On the bus.
Time is a luxury I do not seem to have much of these days. I long for the days when I can snack on a bucketful of popcorn and while away a few hours of my life to no end without any feelings of guilt whatsoever. Strangely enough, in a dramatic turnaround, I actually stepped foot into a cinema not once but twice (!) this year. Surely this calls for a celebration of some sort. (See also lists for 2008, 2009, 2010, 2011, 2012 and 2013.)
Mistaken for Strangers
Matt Berninger, Aaron Dessner, Bryce Dessner, Bryan Devendorf, Scott Devendorf // Tom Berninger
Tom: Having Matt as my older brother sucks – because he’s a rock star and I’m not, and it has always been that way.
I approached this with much trepidation, well aware that there was always a chance that the verdict might go to either extremes of the spectrum. What if this reel alternative goes up in smoke and backfires? Would it show another side of the band that we have not been privy to before? Could a mere 90-minute flick forever diminish the magic and mystery of a band that I have taken years to love and admire?
The rock documentary started off innocently enough. With two sets of brothers – the Dessners and Devendorfs – already in The National, band frontman Matt Berninger saw it fit to bring along his filmmaker brother Tom as a roadie during one of the group’s tours, with the aim of getting the latter to create more digital content for their website.
At first, there were the harmless jokes, quirky questions and equally bemused expressions as the band reacted to including metalhead Tom in the typical goings-on of touring rock musicians. But as tensions continue to rise, these soon made way to sibling rivalry, exasperated outbursts and emotional behind-the-scene revelations.
Like a fly on the wall, we hear the most heartfelt of teary confessions, and get more than an exclusive peek into how rock stars actually lead a surprisingly ordinary life, driving around town running errands like normal people do. Then one suddenly gets introduced to New Order’s “Age of Consent” and realises that touring is not as fun it is often made out to be.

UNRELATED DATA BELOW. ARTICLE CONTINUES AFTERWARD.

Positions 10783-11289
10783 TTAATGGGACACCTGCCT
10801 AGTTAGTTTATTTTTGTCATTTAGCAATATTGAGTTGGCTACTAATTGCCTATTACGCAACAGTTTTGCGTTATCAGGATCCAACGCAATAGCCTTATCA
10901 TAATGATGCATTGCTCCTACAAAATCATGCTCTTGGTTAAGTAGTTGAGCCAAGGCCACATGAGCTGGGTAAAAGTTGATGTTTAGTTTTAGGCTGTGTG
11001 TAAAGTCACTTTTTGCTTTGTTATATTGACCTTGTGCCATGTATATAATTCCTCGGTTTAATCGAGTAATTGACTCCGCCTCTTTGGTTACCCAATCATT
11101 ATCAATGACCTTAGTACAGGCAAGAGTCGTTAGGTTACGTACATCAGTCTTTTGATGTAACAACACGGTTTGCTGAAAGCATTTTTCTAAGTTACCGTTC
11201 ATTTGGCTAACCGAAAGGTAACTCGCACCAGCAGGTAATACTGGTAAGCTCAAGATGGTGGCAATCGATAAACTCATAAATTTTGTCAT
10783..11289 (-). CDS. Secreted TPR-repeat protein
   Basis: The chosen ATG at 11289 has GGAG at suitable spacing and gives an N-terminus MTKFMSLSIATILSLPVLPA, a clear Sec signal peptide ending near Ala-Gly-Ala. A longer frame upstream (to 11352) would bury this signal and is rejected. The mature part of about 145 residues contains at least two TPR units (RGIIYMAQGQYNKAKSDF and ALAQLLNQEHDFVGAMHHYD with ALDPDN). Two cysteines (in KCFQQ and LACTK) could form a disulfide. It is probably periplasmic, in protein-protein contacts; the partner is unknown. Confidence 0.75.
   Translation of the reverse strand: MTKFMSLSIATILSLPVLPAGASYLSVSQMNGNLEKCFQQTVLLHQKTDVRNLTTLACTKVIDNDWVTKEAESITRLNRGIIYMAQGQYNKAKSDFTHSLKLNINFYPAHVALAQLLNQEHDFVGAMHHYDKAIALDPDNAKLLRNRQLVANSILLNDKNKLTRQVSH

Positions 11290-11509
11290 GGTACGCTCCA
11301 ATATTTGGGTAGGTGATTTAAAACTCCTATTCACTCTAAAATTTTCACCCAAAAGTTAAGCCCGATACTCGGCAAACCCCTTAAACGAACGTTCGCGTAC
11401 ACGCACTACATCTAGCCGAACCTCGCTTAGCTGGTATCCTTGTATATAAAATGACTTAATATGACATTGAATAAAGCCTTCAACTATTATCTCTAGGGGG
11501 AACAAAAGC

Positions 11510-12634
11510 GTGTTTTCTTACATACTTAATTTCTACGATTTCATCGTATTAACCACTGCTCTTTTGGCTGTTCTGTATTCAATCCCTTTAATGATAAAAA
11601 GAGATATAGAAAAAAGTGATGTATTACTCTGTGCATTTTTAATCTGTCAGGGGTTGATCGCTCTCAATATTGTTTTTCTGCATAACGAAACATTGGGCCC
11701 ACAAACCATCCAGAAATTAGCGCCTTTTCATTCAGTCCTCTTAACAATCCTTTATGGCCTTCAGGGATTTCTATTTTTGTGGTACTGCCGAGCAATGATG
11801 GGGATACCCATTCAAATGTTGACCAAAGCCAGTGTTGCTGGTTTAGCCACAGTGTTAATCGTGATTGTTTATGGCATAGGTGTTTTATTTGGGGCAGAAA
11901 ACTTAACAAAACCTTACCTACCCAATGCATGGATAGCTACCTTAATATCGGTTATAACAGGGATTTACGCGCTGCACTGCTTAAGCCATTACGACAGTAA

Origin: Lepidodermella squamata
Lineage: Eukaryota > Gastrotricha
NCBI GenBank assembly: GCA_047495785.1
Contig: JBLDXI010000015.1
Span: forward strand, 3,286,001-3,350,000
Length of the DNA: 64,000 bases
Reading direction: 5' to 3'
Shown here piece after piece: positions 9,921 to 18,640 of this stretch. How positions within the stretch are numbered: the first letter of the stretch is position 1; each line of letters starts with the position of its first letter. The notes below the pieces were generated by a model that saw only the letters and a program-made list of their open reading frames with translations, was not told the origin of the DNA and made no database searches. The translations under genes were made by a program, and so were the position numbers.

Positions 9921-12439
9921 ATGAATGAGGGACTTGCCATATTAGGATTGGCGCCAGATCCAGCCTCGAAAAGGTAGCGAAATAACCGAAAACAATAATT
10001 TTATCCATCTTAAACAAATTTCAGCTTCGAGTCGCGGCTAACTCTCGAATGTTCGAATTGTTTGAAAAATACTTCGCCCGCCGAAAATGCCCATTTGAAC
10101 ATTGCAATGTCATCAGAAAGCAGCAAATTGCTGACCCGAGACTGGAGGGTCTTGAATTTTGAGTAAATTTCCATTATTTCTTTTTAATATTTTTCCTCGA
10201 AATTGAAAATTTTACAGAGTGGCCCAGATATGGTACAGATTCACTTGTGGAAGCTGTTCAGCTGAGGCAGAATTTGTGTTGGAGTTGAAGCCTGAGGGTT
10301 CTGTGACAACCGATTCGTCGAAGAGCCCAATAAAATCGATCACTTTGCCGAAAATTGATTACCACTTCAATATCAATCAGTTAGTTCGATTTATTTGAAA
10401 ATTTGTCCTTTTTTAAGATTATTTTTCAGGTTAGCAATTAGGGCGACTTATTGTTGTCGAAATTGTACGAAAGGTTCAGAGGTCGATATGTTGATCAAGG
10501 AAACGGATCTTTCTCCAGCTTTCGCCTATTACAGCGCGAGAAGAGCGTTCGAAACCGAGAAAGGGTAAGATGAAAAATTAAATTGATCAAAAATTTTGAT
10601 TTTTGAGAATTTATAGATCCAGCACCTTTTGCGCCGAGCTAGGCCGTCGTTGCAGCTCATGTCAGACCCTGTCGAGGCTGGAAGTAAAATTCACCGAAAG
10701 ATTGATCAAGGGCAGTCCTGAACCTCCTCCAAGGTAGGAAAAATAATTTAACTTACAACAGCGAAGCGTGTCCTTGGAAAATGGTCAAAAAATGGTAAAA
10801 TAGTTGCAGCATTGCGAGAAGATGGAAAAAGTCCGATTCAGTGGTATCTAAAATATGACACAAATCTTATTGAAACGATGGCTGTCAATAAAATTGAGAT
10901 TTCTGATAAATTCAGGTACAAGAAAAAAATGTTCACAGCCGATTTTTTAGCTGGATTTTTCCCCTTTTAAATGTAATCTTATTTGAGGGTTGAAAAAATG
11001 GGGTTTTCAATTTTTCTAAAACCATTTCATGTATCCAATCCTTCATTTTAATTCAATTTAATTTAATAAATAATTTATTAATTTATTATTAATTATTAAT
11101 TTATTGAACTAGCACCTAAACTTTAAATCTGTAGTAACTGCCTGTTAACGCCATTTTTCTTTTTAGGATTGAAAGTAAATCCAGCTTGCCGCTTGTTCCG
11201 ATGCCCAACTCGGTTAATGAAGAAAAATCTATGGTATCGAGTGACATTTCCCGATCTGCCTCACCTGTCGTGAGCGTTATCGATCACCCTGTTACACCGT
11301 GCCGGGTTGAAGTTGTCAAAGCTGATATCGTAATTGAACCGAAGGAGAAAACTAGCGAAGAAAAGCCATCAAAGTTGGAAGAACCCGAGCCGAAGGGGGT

This movie claims to be a documentary about the biggest band in indie rock no one has ever heard of – The National. But Mistaken for Strangers is, at its core, a study into the relationships of two brothers and how, together and despite all odds, they continue to support and look out for each other. It is a terrible love, after all.
Captain America: The Winter Soldier
Dawn of the Planet of the Apes
On the idiot box front, I somehow managed to invest time into watching more amateur chefs cook up a storm in the kitchen, that is, when they are not busy imagining shoving stalks of celery down their competitors’ throats. It was also a bit of a bittersweet affair having Jack Bauer around for a few more months, but perhaps we should let sleeping dogs lie.
Everything else seems to be falling apart – countless rough days both at work and at home, with unfulfilled destinies that seem to remain stubbornly out of reach. If there can only be one thing that remains constant, I will gladly put the best tunes of them all to the test. (See lists for 2007, 2008, 2009, 2010, 2011, 2012 and 2013.)
Wasted without you.
The War on Drugs
Lost in the Dream
Confidently crowning Lost in the Dream as the year’s best since its release in March certainly speaks volumes; and yet many months on, this revelation fails to let up. Armed with shimmery guitar riffs, gleaming piano chords and the humble sounds of the harmonica, The War on Drugs have created an hour of solid music that never overstays its welcome. The sprawling tracks tell tales of emotional heartbreaks and lost ambitions, with crescendos that emerge into winning stories of triumph. Their soulful lyrics and blue-sy tunes are sure to withstand the test of time, making this elegantly-crafted masterpiece one that you can lose yourself into come rain or shine.
Favourite tracks: “Under the Pressure”, “Red Eyes”, “Suffering”, “Disappearing”
All will be revealed.
It has always been easy to get swept away with Real Estate’s breezy melodies, and their third effort is certainly no exception. Atlas oozes a casual warmth and familiarity, as though the band has beckoned you to join them on a weathered couch by the sea for a moment of wistful reflection. While the tracks still bring you the promise of a thousand summers, they come with more than just the usual spot of rain this time around, as the band takes to masking their fear of solitude and loneliness behind their trademark cheerful harmonies and idyllic guitars. Life may be a journey without a map, but Atlas will make you all the richer for it in any case.
Real Estate plays at The Gathering, Fort Canning Park, Singapore, on 14 February 2015.
Favourite tracks: “Had to Hear”, “Talking Backwards”, “The Bend”, “Crime”
On my own.